Several of my favorite books are Volume designed. They have an innate sense of when to stop. The books are true to the subject, never rely on typographic circus tricks, and are remarkably crafted. They present the content in a way that is clear and objective, but never dull or sterile. The commonality is a sense of warmth, value, and cinema. Pacing is the trick with publications. A good publication should be paced like a film: quite moments, crescendo, intimate sequences, and a defined plot. The Volume work does that and injects long shots, details, and close ups. This isn't easy.

There are two emotions that I do my best to avoid, pride and jealousy. Any decision I have ever made based on pride has been a bad one. So what if someone thinks I’m a dingbat? It doesn't cost me anything and investing resources to combat this is often pointless (I’m not talking about Noreen here. I accept her judgment of my dingbat attributes). Jealousy is a hard one to avoid. I’m human; I ask myself, “How come Volume has such great projects? How is it fair that they get to design a magnificent book on Cliff May, but I don’t? I bet they get free Heath ceramics.” But this takes so much effort, and it is so much easier to enjoy their amazing design and relax.

images courtesy Volume, Inc.

 

Brilliant Corners

Last week I had lunch with one of my favorite designers, Michael Carabetta. Since Michael is the creative director at Chronicle Books, the subject turned to, yes shocking, books. Michael suggested I look at Paul Bacon’s work. The more I researched Bacon’s work, the clearer it became that this was a remarkable treasure of incredible work. The book and album covers are energetic, surprising, and spontaneous. They never feel forced or overworked. Yesterday, I briefly fell in love with a new cookbook’s design. Then, after looking at Bacon’s work, I quickly recognized how the cookbook was desperately overdesigned.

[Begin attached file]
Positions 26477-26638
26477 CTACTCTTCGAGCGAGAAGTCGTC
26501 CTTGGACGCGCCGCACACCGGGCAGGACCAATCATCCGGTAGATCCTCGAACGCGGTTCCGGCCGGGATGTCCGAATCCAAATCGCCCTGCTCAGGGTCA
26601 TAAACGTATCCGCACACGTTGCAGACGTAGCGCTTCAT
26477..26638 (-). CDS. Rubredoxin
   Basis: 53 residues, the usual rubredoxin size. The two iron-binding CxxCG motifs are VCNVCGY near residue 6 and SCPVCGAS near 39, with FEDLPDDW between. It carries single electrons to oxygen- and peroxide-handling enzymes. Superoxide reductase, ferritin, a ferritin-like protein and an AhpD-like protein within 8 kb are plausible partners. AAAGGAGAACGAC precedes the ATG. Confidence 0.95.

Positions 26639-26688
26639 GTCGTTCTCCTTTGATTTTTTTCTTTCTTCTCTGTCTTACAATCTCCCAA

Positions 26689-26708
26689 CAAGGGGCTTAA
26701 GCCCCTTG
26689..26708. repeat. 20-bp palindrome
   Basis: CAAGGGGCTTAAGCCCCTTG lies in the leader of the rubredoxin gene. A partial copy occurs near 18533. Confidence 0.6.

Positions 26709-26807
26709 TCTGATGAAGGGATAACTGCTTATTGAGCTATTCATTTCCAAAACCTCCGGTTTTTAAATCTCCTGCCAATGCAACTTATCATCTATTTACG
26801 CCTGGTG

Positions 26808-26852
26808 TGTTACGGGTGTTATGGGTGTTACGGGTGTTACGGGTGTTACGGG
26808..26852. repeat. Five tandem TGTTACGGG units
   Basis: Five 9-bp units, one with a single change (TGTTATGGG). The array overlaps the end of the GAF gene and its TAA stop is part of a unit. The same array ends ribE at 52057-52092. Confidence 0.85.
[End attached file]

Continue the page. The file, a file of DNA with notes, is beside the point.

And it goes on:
Bacon’s love for jazz is apparent in the work. It feels open and clear, never rigid or constipated. However, the spontaneity should not be misunderstood as easy. The ideas are big, smart, and beautifully crafted. We can look back and say, “Times were different. You could walk in a room, present a solution and everyone would cheer. The they’d head out for martinis, cigarettes and flirting.” But, like today, I’m sure everyone had an opinion and wanted something different. Bacon’s work is a testament to the ability to express an idea articulately and sell it. There is obvious passion here.

James Victore’s article on aiga.org captures Bacon’s essence beautifully. I love that he can, “tell a joke so dirty that it would singe off yer eyebrows.” This reminded me of my great friend Doyald Young, and that made my day.

Words and No Pictures

Designers often ask me what I look for in a portfolio. I always look at typography. There are a million decisions and variables in type. If someone can manipulate the complex issues of legibility, form, scale, and meaning with combinations of 26 letters, and create something wonderful, they can probably manage any project. But what makes good typography? It’s not about choosing beautifully drawn typefaces (but that’s a big part), or setting everything at 4 point (some of us like to read the words). It isn’t about maintaining a rigid Swiss structure (but that’s a good place to start). It’s about making a dynamic, exciting, and meaningful experience.

I’ve seen solutions that are incredibly elegant, but make no sense. A refined cut of Didot is probably not needed for a poster about seal clubbing (the animals and blood, not the musician and nightclubs). I don’t like typography that's just nice. There’s enough boring stuff to look at already. If the type is classical and elegant, it should be so beautiful that you want to throw up. If the subject, such as The Angry Black South needs simple communication, let it be just that: simple communication. I like to think of typography as pictures of words. Which makes the statement, A picture is worth a thousand words,” a very complex math problem.

Forbidden Love